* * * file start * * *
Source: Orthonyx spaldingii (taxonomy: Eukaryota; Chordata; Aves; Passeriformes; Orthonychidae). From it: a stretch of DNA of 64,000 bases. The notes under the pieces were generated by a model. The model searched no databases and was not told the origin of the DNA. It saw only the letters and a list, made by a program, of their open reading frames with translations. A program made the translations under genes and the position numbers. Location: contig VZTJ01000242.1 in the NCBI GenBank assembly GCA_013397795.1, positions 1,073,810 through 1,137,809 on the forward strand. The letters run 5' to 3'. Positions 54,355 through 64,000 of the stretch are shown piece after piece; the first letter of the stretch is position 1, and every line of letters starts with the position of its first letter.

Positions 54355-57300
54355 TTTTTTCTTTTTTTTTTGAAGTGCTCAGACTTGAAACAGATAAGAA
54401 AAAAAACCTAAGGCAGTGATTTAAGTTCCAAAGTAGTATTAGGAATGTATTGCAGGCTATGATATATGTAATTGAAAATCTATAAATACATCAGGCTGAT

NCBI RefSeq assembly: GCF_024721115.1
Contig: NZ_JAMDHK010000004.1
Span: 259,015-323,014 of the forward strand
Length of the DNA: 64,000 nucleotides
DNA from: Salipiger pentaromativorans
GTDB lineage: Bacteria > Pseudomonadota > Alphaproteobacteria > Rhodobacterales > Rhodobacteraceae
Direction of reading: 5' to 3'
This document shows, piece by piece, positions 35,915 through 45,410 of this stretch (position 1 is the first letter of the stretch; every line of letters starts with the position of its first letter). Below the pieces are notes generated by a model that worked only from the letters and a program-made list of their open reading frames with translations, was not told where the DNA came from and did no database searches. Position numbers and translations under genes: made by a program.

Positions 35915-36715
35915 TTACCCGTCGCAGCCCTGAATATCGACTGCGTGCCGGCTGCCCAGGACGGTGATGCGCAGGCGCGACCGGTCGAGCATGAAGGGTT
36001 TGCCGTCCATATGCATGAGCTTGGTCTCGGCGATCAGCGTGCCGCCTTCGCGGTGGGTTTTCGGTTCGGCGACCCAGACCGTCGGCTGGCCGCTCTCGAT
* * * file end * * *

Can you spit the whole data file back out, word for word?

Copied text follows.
Source: Orthonyx spaldingii (taxonomy: Eukaryota; Chordata; Aves; Passeriformes; Orthonychidae). From it: a stretch of DNA of 64,000 bases. The notes under the pieces were generated by a model. The model searched no databases and was not told the origin of the DNA. It saw only the letters and a list, made by a program, of their open reading frames with translations. A program made the translations under genes and the position numbers. Location: contig VZTJ01000242.1 in the NCBI GenBank assembly GCA_013397795.1, positions 1,073,810 through 1,137,809 on the forward strand. The letters run 5' to 3'. Positions 54,355 through 64,000 of the stretch are shown piece after piece; the first letter of the stretch is position 1, and every line of letters starts with the position of its first letter.

Positions 54355-57300
54355 TTTTTTCTTTTTTTTTTGAAGTGCTCAGACTTGAAACAGATAAGAA
54401 AAAAAACCTAAGGCAGTGATTTAAGTTCCAAAGTAGTATTAGGAATGTATTGCAGGCTATGATATATGTAATTGAAAATCTATAAATACATCAGGCTGAT

NCBI RefSeq assembly: GCF_024721115.1
Contig: NZ_JAMDHK010000004.1
Span: 259,015-323,014 of the forward strand
Length of the DNA: 64,000 nucleotides
DNA from: Salipiger pentaromativorans
GTDB lineage: Bacteria > Pseudomonadota > Alphaproteobacteria > Rhodobacterales > Rhodobacteraceae
Direction of reading: 5' to 3'
This document shows, piece by piece, positions 35,915 through 45,410 of this stretch (position 1 is the first letter of the stretch; every line of letters starts with the position of its first letter). Below the pieces are notes generated by a model that worked only from the letters and a program-made list of their open reading frames with translations, was not told where the DNA came from and did no database searches. Position numbers and translations under genes: made by a program.

Positions 35915-36715
35915 TTACCCGTCGCAGCCCTGAATATCGACTGCGTGCCGGCTGCCCAGGACGGTGATGCGCAGGCGCGACCGGTCGAGCATGAAGGGTT
36001 TGCCGTCCATATGCATGAGCTTGGTCTCGGCGATCAGCGTGCCGCCTTCGCGGTGGGTTTTCGGTTCGGCGACCCAGACCGTCGGCTGGCCGCTCTCGAT